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German government's independent economic advisers fret about growth and ECB policy

German government's independent economic advisers fret about growth and ECB policy
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The German government’s independent panel of economic advisers is at odds with its employers.

It is forecasting growth of just 1.0 percent in 2015, undercutting officials predictions of 1.3 percent. It linked that to “geopolitical risks” such as the Ukraine crisis and weak eurozone growth.

The experts also complained government policies like a lower retirement age and minimum wage are hitting growth.

Chancellor Angela Merkel has rejected such criticism, instead blaming international crises for Germany’s economic slowdown.

As it cut its GDP forecast for 2014 to 1.2 percent, from its previous prediction in March of 1.9 percent, the panel repeated its recommendation that the Berlin government should introduce more investment and innovation-friendly policies.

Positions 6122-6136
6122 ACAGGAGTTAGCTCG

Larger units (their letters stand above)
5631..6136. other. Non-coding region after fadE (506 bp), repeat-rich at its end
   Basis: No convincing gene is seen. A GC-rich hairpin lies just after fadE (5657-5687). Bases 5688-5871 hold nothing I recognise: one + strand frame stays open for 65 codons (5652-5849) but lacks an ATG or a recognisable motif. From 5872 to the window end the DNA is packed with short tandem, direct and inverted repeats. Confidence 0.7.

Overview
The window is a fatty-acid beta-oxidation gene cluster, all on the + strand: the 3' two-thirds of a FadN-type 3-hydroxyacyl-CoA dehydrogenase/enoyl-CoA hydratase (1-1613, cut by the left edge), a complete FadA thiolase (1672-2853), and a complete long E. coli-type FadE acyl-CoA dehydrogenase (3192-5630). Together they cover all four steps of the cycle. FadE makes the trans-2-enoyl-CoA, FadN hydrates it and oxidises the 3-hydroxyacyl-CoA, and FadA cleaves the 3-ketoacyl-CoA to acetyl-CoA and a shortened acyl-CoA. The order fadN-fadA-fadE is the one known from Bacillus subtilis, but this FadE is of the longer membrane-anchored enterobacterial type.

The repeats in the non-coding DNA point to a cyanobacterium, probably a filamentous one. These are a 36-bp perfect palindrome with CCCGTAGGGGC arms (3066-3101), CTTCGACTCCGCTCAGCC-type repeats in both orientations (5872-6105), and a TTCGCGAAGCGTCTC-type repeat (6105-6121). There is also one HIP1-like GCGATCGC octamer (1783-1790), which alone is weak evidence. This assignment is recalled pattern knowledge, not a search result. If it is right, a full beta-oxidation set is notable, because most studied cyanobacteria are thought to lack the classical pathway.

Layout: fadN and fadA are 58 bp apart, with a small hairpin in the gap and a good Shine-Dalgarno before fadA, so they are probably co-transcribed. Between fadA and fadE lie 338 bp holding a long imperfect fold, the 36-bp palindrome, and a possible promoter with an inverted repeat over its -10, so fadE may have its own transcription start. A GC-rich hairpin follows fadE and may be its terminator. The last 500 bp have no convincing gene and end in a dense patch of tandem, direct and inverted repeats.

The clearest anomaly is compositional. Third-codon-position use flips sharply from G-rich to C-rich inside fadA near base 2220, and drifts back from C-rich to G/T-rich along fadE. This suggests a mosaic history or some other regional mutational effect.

The head of the panel Christoph Schmidt said Germany started 2014 with a strong economy, but is currently facing stagnation, however he added the country does have a robust labour market and consumer market.

ECB balance sheet concerns

The independent economic advisers criticised the European Central Bank’s asset-buying programme and urged it to avoid a major increase in its balance sheet until clearer signs of deflation emerged.

The ECB’s cut to the benchmark interest rate to combat falling inflation and its asset-buying programme carried dangers for the eurozone economy, the panel warned, joining other senior German figures who are sceptical about ECB policy.

“On the one hand the financial sector is led into taking greater risks because of low interest rates, and on the other hand, due to the bond buying, the ECB could encourage governments to ease off on reform and consolidation efforts.”

The report added that the ECB should “avoid a massive expansion of its balance sheet, so long as deflation is neither in evidence in the euro zone, nor forecast”.

The ECB is facing critical choices about whether to buy sovereign bonds to combat falling inflation and economic stagnation – a taboo in Germany.

with Reuters

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